wherein the first underlay weight member is shaped to conform to a portion of the cavity along the sole of the club head body member, wherein the second underlay weight member is shaped to conform to a portion of the cavity along the upper end of the club head body member, wherein the overlay weight member is shaped to be received by and mate with the first and second underlay weight members and portions of the cavity along the toe end of the club head body member and the heel end of the club head body member, wherein the overlay weight member has a central portion, and wherein at least the central portion is spaced apart from at least one of the portion of the cavity along the upper end of the club head body member and the portion of the cavity along the sole of the club head body member.
2. The golf club head of claim 1, further comprising:
a securing system to hold the at least one weight member in place with respect to the club head body member.
3. The golf club head of claim 1, wherein the first underlay weight member is heavier than the second underlay weight member.
4. The golf club head of claim 1, wherein the second underlay weight member is heavier than the first underlay weight member.
5. The golf club head of claim 1, wherein the overlay weight member comprises a weight, and wherein a majority of the weight is concentrated in a portion of the overlay weight member at the toe end of the club head body member.
6. The golf club head of claim 1, wherein the overlay weight member comprises a weight, and wherein the weight is concentrated in a portion of the overlay weight member at the heel end of the club head body member.
7. The golf club head of claim 1, wherein the first underlay weight member and the second underlay weight member underlay the overlay weight member within, or at least partially within, the cavity defined within the rear surface.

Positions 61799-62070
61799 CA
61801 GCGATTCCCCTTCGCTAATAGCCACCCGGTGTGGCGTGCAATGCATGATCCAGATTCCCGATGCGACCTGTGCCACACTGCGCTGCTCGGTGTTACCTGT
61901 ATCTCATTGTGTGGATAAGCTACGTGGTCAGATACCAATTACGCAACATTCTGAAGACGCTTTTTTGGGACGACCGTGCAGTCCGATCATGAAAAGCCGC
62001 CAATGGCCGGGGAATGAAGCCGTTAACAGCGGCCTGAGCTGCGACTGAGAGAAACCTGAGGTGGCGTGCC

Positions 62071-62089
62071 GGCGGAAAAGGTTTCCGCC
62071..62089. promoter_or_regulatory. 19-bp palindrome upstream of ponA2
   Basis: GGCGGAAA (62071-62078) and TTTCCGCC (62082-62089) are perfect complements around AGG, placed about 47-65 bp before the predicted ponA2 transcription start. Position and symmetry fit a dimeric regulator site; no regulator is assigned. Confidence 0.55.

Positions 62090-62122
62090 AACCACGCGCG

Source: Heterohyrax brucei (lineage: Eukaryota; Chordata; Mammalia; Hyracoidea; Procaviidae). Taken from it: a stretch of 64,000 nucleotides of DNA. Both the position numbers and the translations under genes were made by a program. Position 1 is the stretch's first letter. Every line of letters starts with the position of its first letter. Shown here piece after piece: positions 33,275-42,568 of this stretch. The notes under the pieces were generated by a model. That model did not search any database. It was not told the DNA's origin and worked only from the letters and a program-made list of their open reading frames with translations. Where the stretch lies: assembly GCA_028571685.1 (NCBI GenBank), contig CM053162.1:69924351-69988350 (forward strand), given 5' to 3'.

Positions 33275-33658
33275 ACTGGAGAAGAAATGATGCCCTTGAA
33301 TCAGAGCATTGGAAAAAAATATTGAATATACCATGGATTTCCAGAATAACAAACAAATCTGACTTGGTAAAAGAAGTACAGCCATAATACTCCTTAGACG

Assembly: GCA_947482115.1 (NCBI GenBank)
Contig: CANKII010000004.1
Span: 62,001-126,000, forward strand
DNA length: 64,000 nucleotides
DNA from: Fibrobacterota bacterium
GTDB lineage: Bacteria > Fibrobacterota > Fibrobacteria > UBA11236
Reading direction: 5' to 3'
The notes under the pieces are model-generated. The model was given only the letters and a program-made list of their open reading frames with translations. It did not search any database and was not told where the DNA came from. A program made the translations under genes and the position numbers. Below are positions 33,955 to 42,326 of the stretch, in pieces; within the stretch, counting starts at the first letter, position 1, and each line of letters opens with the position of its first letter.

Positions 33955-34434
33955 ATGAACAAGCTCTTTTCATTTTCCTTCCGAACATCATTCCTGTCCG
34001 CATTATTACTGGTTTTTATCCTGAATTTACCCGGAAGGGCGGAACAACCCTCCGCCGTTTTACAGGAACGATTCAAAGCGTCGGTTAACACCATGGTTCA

8. A golf club head comprising:
a club head body member having a ball-striking face, a rear surface behind the ball-striking face and a rear cavity defined therein, the rear cavity defining a peripheral edge, the club head body member further having a sole, an upper end, a toe end and a heel end, wherein the heel end is adjacent to a shaft-connecting member; and
a weighting assembly removably connected to the club head body member and positioned at least partially within the rear cavity, comprising a first underlay weight member, a second underlay weight member, and an overlay weight member, wherein the first underlay weight member is shaped to conform to the peripheral edge of the cavity along the sole of the club head body member, wherein the second underlay weight member is shaped to conform to the peripheral edge of the cavity along the upper end of the club head body member, and wherein the overlay weight member is shaped to be received by and mate with the first and second underlay weight members and portions of the cavity along the toe end of the club head body member and the heel end of the club head body member.
9. The golf club head of claim 8, wherein the overlay weight member comprises a weight, and wherein a majority of the weight is concentrated in a portion of the overlay weight member at the toe end of the club body member.
10. A golf club head, comprising:
a club head body member having a ball-striking face, a rear surface behind the ball-striking face and a cavity defined therein, a sole, an upper end, a toe end and a heel end, wherein the heel end is adjacent to a shaft-connecting member;
at least one weight member removably engaged at least partially within the cavity defined in the rear surface, wherein the at least one weight member, when engaged, shifts the center of gravity of the golf club head;
wherein the at least one weight member comprises a weighting assembly comprising a first underlay weight member, a second underlay weight member, and an overlay weight member;
wherein the first underlay weight member includes a toe end with a recessed area and a heel end with a recessed area, wherein the second underlay weight member includes a toe end with a recessed area and a heel end with a recessed area, wherein the respective toe ends confront one another, wherein the respective recessed areas of the toe ends meet to cooperatively form a first interface area; and